Ofcom has announced that it will allow communications providers at least 12 months to implement changes required when the EECC becomes law in the UK. This may be extended for rules that will have a major impact on systems, such as switching. Ofcom is expected to publish a statement in September once Government confirms its approach to introducing EECC into UK law.
This update follows Ofcom’s consultation in December which closed in March. Ofcom recognises that coronavirus has brought significant challenges to communications providers over recent months and that their focus has been on keeping the nation connected, supporting the vulnerable, the NHS and schools.
The specific implementation deadline for each of the new rules will be published in September.
BEREC has prepared a consultation document on the work done in BEREC and their 2020 workplan. Several consultations are underway on the following:
- Guidelines on the Implementation of the Open Internet Regulation
Previously called the BEREC Net Neutrality guidelines and adopted in 2016, an update has been published with an accompanying consultation document. This includes mainly clarifications and follows the views of some stakeholders that the methods mentioned in the paragraphs 69 and 70 of the existing guidelines would not be enough for traffic identification and that domain names should be considered as generic content.
The Government yesterday laid out its proposals for the future of mobile roaming in Europe should the UK leave the EU without a deal in place. As previously set out in the technical notice published in September 2018, should an implementation period be agreed, the current rules governing using a mobile phone in Europe will remain in effect until the end of 2020 and thereafter would depend on the terms agreed in the Future Economic Partnership. (more…)
A WIK conference held last week in Brussels sought to examine the likely impact of the recently agreed EU Electronic Communications Code especially as regards the EU’s goal to be a Gigabit society with greater fibre deployment, in line with the UK’s ambition to see nationwide full fibre roll out by 2033. The Code once fully adopted will have a two year time frame before the new rules will apply across Europe.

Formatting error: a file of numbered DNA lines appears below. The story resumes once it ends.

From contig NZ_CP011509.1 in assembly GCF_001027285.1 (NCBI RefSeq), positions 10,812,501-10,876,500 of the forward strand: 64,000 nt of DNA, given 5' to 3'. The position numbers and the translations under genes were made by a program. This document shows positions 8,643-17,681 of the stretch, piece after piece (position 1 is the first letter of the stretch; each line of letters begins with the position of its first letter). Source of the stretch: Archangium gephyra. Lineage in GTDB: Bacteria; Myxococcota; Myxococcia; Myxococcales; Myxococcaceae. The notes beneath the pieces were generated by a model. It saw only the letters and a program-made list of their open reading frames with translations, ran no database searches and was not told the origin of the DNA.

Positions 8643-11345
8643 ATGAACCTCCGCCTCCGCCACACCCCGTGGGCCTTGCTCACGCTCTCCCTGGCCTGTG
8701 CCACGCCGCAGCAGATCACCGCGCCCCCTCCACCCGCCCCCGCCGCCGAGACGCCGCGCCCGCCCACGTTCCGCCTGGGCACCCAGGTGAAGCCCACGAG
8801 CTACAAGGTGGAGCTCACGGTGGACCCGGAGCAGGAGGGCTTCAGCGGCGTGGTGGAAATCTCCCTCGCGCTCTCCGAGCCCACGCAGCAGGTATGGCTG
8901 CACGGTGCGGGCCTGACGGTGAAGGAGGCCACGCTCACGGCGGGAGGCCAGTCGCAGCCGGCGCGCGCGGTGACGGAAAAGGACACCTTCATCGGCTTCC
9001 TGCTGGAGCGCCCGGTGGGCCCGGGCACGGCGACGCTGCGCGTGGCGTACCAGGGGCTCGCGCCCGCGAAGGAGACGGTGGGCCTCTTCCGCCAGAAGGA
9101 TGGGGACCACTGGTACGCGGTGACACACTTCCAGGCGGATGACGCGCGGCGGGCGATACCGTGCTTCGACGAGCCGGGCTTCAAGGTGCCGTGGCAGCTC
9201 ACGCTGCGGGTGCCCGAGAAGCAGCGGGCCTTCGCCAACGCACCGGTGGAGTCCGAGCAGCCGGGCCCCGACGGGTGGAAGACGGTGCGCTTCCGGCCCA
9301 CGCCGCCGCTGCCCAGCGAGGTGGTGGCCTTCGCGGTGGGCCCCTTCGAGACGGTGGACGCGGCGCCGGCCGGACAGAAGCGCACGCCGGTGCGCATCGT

The mood from The Financial Time-ETNO Summit today in Brussels was one of tentative, if not forced, optimism amongst the background feeling of missed opportunities from the recently agreed European Telecoms Code and the repeated sentiment that Europe is risking its potential for investment from the tech sector with its fragmented regulatory approach and low rates of return on investment.
Government today published a series of technical notices that will apply to services and industries in the event of a no deal EU exit for the UK, although Secretary of State Dominic Raab has stressed the hopes and intention that a positive deal will be achieved. (more…)
The European Commission published last week its annual Digital Economy and Society Index (DESI), ranking EU countries according to their performance in areas such as connectivity, digital skills, use of the internet by citizens, the digitisation of businesses, and digital public services. The UK moved from 6th place to 7th this year behind Denmark, Finland, Sweden, the Netherlands, Luxembourg, and Belgium. Although the UK progressed well in terms of coverage and take-up of superfast broadband connections, other countries have moved faster, encouraging their citizens and businesses to use internet services made available to them.
The European Commission published yesterday its proposals to achieve its vision for a European Gigabit society with ambitious targets from 5G coverage to access for all European households (rural and urban) to internet speeds of 100Mbit/s by 2025. Legislative and policy proposals include a review of the EU regulatory framework for telecoms, an Action Plan on 5G connectivity and new financial instruments as well as additional public funding for a WiFi voucher scheme that will benefit 6000 to 8000 local communities in the EU by 2020.
The European Commission today announced that they were blocking the proposed takeover of O2 by Hutchinson (Three’s parent company) due to the strong concerns that it has over the impact that this merger would have on competition in the UK market.
The European Parliament published this week a briefing referencing the difficulties in revising the EU Universal Service Directive, which sets the criteria for a universal service obligation in the telecoms sector. As part of its review of the EU Telecoms Regulatory Framework, the European Commission is considering extending the scope of the Directive to include broadband. However, the briefing makes clear that setting EU-wide conditions for the introduction of a Universal Service Obligation (USO) for broadband is not without challenges.
Analysys Mason today published a report comparing the UK’s fixed telecoms market to the five major European countries and several other leading digital countries. It found that the UK is currently ahead of its European competitors on measures such as average speed*, superfast broadband coverage and take-up and will soon be outperforming countries such as Japan and the USA.